Archive for the 'Chicago Real Estate News' Category
Home sales continued their downward trend during the heart of the summer selling season, according to the latest sales numbers from the Illinois Association of REALTORS®.
The good news though, is that those Chicago condominiums and single-family homes that do sell this summer are fetching higher prices.
According to the REALTORS® association, the city of Chicago saw 2,664 home sales in July of this year, down 8.2 percent from the same month one year earlier. In July of 2012, the city of Chicago saw 2,902 home sales.
On the positive side, the median price of homes sold during July in Chicago rose to $270,000. In July of 2013, those homes that sold in the city fetched a median sales price of just $250,000, or 8 percent less during the same month this year.
The median price is not to be confused with the average home sales price. The median price is that price at which half of all homes sold for a higher amount and half sold for a lower figure. In July, half of all Chicago homes sold for less than $270,000, while half sold for more than that amount.
This is not a new trend in the city. Housing sales have been slowing for months while median prices have been on the rise. If you’re trying to sell a house, it’s necessary to work with an educated REALTOR® who can market your home to the widest pool of potential buyers. A REALTOR® will ensure you receive a fair price for your Chicago condo or single-family home.
And if you’re buying? You need a REALTOR® to make sure that you don’t overpay for a home. The inventory of available single-family homes and condos in Chicago is tight today. The right REALTOR® can help you locate your dream home during times of tighter inventory, and will make sure you pay the right price.
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Crain’s Chicago Business recently attempted to sum up the current state of the Chicago housing market. Crain’s conclusion? It found four signs that the Chicago housing market was in solid shape and a potential red flag that future problems might await.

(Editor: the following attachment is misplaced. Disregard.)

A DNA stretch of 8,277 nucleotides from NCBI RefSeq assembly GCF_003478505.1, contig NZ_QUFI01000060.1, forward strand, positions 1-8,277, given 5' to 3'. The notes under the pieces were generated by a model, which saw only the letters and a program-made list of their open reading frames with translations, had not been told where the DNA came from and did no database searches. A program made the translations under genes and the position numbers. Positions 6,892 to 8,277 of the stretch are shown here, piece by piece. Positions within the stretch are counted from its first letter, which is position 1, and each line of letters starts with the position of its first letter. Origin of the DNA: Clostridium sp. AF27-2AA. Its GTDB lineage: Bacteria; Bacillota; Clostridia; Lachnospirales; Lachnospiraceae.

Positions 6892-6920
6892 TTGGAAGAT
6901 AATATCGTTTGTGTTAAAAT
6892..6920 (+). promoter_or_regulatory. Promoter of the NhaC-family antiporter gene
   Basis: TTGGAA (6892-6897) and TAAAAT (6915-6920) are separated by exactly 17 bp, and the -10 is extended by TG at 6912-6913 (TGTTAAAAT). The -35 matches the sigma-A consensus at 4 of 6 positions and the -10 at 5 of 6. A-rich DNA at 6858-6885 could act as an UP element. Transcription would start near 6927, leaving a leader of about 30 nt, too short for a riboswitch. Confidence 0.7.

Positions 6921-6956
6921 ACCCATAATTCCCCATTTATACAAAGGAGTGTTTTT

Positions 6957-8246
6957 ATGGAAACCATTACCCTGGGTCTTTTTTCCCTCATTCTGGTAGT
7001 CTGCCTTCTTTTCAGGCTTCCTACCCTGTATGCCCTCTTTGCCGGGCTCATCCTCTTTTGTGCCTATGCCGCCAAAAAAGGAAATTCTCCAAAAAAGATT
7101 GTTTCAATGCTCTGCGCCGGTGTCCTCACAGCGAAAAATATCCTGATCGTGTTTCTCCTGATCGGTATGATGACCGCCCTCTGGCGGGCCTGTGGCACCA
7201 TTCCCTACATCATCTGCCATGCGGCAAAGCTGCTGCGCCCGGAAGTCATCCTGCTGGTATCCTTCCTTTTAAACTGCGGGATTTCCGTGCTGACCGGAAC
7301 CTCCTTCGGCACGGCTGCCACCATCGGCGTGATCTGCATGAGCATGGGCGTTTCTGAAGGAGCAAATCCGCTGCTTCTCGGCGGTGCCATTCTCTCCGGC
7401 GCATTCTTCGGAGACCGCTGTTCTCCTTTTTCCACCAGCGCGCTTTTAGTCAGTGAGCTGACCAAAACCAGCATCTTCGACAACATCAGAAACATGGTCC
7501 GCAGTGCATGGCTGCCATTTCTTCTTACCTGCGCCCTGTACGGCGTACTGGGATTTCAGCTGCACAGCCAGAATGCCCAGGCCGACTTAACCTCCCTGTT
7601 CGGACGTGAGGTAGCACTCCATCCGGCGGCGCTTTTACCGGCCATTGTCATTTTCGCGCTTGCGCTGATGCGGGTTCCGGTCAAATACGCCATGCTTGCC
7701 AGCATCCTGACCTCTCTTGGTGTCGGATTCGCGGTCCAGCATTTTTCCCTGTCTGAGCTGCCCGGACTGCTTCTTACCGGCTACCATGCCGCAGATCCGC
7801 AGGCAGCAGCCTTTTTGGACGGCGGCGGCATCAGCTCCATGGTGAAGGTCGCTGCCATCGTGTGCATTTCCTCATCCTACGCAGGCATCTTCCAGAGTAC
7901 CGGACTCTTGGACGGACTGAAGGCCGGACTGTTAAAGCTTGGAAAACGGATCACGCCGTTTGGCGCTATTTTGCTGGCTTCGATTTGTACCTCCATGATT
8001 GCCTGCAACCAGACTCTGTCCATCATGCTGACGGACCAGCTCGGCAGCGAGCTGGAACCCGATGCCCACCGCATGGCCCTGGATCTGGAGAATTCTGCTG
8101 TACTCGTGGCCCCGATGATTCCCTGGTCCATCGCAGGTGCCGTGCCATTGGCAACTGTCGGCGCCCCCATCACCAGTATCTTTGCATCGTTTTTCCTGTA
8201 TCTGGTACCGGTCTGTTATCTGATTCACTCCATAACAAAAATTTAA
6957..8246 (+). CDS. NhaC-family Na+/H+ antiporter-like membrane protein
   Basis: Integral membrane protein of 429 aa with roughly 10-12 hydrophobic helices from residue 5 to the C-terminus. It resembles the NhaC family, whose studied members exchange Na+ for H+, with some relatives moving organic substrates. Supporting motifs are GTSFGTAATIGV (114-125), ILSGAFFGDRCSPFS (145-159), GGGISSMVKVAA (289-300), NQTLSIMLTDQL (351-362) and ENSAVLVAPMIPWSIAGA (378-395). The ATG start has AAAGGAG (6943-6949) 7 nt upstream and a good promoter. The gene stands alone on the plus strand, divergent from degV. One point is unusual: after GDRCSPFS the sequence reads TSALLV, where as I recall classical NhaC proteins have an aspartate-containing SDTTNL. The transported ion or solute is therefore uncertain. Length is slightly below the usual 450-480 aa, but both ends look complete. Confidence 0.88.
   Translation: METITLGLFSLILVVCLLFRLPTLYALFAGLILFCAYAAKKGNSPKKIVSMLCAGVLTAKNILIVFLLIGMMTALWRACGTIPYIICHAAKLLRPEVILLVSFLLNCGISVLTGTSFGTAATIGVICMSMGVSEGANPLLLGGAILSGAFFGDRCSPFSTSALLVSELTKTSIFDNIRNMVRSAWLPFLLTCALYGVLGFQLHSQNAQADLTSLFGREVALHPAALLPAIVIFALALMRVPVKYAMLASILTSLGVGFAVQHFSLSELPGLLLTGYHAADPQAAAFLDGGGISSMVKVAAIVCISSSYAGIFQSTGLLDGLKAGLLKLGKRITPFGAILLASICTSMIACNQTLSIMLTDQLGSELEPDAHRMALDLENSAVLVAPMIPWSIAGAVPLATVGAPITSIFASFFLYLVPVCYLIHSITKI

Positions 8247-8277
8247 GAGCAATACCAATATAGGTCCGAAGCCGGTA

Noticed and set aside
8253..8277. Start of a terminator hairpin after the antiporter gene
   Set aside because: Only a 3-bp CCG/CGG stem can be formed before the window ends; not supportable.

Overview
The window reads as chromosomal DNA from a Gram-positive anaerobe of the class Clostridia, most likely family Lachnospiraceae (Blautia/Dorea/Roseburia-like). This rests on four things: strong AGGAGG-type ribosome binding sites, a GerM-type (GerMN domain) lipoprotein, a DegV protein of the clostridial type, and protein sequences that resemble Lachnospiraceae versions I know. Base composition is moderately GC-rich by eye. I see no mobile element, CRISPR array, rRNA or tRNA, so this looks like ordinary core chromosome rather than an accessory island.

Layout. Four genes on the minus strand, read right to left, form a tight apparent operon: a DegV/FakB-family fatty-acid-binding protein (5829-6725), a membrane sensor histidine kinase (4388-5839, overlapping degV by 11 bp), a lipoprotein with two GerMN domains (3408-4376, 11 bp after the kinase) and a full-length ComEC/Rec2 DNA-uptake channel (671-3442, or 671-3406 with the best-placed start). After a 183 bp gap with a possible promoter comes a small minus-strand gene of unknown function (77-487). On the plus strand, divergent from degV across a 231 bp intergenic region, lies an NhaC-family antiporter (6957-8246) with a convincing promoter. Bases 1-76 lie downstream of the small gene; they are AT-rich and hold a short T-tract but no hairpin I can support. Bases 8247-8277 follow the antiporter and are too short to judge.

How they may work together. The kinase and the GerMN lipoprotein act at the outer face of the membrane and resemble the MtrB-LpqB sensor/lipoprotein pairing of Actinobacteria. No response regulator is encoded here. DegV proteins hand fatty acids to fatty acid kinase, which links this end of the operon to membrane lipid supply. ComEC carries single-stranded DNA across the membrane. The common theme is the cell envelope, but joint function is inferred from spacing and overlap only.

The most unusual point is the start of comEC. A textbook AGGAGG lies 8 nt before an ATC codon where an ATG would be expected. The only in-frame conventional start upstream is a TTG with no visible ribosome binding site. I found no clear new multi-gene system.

First, the good news. Crain’s reported that in June non-distressed homes — homes that were not sold through the foreclosure or short sale processes — accounted for nearly 78% of all the home sales in the Chicago region. This is the highest that this figure has been for at least 3.5 years, according to the Crain’s story.
Don’t believe that the region is free of its foreclosure problems. As the Crain’s story says, Illinois is still struggling with the 3rd highest foreclosure rate in the country. But the high percentage of non-distressed home sales in June is certainly a good sign.
Crain’s also reported that Chicago-area homes are taking less time to sell. In June, homes in the area sold in an average of 71 days, according to Crain’s, about 25 days faster than during the same month one year earlier. And back in 2011, it took Chicago-area residents an average of 180 days to sell their properties.
In more positive news, the rate at which local home prices are appreciating is slowing. That might sound like bad news. But as Crain’s explains, no one wants to see housing prices rise too high too quickly. That happened before, and it led to the housing crash that started in late 2006 and early 2007.
Finally, the number of home sales in the Chicago area is on the rise again, Crain’s said. In June, the nine-county Chicago area saw 8,801 home sales. That was up 10% from the 7,998 homes sold in June of 2013, according to Crain’s.
The news, though, isn’t all good. Crain’s said the number of homes available for sale in the Chicago area continues to be too low for demand. That is making life difficult for potential buyers who are struggling to find homes in the most desirable of Chicago neighborhoods.
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There’s more to owning a house than your monthly mortgage payment. Homeownership comes with a host of other costs; everything from property taxes, monthly assessments and homeowners insurance to those unexpected maintenance costs.
That’s why it’s so important to not buy a home that’s too costly for your monthly income.
The Chicago Tribune recently ran a story taking a look at just how expensive owning a home can be. It’s a must-read for anyone looking to buy a first home or upgrade to a larger residence.
I firmly believe that purchasing a home is a wonderful investment. There are also intangible benefits to owning a home: A home is a safe harbor for you and your family, a place to celebrate important milestones.
But you also have to be realistic when buying a condominium or single-family home. If you overspend on your home, you won’t enjoy it. You’ll be too busy trying to pay your bills on time each month. Overspending on a home can eventually lead to missed mortgage payments and, in the worst cases, foreclosure.
So work closely with your REALTOR® to find a home that fits comfortably in your budget. The good news is that Chicago offers homes at a wide variety of price points. Finding one that you can afford should be doable.